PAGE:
You may challenge me to take God (or Jesus) in my heart. I grew up in the southern states (North/South Carolina, Louisiana) and I have been to church. I have been to Sunday school. I have read the Bible (Old and New testament), and been to prayer groups at friend's houses. But that was at a time when I was still young enough to find the stories amusing, and when I didn't fully understand this society I had been born into. But as my friends started to preach themselves, I found myself growing distant. The idea of God no longer appealed to me. The idea of praying to a carpenter who was executed millenia ago, seemed inefficient.

I now challenge you to live without God, or your religion. Hold only the compassion you share for your fellow man and reason in your heart, and see where it takes you. Perhaps pick up a book on the subject, there are so many talented writers and thinkers who can express themselves far better than I can.

Finally, being a fan of literature, I did enjoy the poem, despite my feelings on the subject matter.

As always, further comments are welcome.

Rosie Perera said...

Dear poi (the poi who posted here on April 12),

What an odd coincidence that there are two different posters both using the alias poi, but it appears to be so. You two both have different Blogger profile ID numbers. Maybe one of you ought to change your alias (this current poi to AtheistPoi maybe?) to avoid confusion.

Anyway, thanks for your reply. I can honestly see some validity to your position, even though I don't agree with it myself. I do not nor have I ever challenged anyone like you to "take God (or Jesus) in [your] heart." I'd probably not even use that language about my faith in God anymore. It's kind of a little kiddie way of explaining things.

It bothers me when believers refuse to co-exist with atheists and to respect their differences. If you've been offended by Christians trying to convert you back to a childhood faith again, I apologize on their behalf, because in some sense we must all appear to be alike to you.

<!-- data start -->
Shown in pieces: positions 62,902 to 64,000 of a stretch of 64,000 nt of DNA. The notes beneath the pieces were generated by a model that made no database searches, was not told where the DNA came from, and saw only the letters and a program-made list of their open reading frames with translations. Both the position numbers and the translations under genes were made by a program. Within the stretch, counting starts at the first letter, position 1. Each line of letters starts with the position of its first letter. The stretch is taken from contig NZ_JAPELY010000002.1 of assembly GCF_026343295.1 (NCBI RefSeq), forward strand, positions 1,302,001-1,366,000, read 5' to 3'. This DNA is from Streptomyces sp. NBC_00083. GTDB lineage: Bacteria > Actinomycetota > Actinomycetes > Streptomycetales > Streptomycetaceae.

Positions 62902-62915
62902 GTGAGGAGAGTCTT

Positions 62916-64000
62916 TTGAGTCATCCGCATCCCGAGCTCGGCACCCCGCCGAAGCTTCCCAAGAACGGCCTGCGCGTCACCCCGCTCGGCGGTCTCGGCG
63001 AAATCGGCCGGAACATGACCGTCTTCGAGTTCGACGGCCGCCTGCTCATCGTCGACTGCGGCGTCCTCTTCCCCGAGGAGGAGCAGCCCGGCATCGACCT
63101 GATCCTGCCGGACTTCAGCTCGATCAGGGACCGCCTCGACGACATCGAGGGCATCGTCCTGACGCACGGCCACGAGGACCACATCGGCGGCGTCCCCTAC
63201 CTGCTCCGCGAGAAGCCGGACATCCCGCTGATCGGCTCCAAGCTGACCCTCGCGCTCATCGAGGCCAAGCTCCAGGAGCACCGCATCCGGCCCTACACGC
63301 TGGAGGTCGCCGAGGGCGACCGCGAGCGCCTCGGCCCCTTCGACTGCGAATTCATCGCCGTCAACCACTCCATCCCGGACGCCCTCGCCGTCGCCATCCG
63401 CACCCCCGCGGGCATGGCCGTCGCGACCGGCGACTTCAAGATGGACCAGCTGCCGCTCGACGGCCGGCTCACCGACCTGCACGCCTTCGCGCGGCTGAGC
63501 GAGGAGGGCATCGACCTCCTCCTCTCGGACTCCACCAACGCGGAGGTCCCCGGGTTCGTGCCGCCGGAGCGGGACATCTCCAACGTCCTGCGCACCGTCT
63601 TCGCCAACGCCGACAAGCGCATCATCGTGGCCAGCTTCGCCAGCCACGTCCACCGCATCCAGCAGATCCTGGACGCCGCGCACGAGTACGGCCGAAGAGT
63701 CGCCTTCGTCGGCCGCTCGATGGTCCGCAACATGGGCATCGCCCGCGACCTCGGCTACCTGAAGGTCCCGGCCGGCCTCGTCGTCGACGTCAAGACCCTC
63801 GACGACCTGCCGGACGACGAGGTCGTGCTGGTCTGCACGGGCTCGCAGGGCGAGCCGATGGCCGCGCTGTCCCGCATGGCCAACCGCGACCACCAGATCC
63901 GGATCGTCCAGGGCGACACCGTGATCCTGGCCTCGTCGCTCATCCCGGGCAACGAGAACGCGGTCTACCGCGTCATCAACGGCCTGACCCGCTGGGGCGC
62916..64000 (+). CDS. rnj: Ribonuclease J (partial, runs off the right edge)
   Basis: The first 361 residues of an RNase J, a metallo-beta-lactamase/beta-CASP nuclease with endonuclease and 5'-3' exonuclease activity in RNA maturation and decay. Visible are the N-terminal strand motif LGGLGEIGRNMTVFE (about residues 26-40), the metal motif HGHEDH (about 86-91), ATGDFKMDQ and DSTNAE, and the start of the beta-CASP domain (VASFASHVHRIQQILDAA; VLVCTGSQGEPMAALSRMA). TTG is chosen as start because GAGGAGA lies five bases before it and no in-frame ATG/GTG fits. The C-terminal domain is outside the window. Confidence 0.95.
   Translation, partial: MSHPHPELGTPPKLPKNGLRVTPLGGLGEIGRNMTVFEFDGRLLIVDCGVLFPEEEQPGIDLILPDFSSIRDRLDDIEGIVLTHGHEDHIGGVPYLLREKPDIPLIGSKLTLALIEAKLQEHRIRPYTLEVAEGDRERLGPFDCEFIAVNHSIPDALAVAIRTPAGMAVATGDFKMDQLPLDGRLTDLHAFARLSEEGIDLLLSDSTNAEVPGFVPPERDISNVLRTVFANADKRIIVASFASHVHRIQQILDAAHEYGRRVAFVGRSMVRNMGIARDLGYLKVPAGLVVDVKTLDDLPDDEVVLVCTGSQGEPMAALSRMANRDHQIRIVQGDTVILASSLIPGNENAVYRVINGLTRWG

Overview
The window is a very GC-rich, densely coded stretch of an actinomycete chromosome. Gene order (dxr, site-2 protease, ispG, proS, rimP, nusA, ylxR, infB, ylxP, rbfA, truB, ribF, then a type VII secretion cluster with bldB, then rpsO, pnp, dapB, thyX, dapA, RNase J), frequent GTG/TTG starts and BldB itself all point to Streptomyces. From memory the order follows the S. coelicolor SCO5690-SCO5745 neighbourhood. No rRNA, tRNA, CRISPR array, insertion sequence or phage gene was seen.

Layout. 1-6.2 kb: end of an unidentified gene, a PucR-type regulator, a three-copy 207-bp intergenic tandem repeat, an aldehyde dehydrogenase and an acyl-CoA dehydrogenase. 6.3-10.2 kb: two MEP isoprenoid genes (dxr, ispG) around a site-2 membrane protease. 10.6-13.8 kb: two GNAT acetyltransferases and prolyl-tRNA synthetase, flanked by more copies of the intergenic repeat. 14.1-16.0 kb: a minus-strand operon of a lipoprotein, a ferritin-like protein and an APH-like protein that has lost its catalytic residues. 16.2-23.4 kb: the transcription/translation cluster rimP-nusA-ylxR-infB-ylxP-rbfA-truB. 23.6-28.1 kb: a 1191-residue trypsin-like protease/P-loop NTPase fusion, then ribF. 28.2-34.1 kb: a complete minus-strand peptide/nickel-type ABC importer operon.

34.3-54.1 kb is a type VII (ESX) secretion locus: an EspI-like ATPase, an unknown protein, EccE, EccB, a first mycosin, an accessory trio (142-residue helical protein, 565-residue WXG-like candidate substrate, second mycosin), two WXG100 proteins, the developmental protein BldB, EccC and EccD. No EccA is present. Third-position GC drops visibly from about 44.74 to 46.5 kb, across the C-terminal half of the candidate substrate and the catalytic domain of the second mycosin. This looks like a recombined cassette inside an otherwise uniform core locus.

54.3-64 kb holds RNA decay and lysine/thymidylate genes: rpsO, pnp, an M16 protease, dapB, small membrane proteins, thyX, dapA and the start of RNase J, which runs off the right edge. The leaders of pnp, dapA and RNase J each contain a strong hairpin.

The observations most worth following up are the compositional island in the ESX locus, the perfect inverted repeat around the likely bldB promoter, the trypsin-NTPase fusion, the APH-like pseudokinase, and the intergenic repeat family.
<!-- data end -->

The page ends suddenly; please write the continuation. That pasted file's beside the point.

Since I didn't challenge you to try to live with God or religion, I'm not sure why you want to challenge me to live without the same. The only reason I can think of for someone to do that is if they truly think that Christianity does a person a great deal of harm (and you'd have to be a real altruist to care so much about protecting someone you don't know from such personal damage), or -- more likely -- that Christians collectively do the world more harm than good. I know that Christians have been guilty of much harm in the name of Christ (as have atheists in the name of opposing the faith), and that is one of the valid concerns that atheists have about the religion (and vice versa). But I don't think one can paint all Christians with that brush (as one can't paint all atheists with the anti-Christian brush), nor that the net result of centuries of Christianity has been negative. Think of all the great historical music, art, magnificent architecture, social justice organizations founded by Christians. Without Christianity there would be no Bach, no Notre Dame de Paris, no Habitat for Humanity, etc. We happen to be living in a time and a part of the world where Christianity has taken a weird twist (used for political ends, justifying the incredibly misbegotten war in Iraq and cruelty to certain segments of our society, etc.) But I don't think this is an indication of something fundamentally wrong with Christianity itself. (Think of it this way: if adherents to atheism commit crimes against humanity in the interest of obliterating faith, as the Communists did in Russia and China in the 20th century, does this make atheism itself a dangerous philosophy and all atheists deceived and/or evil people?) I have found large groups of Christians who are as appalled at those uses of the name of Christ as you probably are.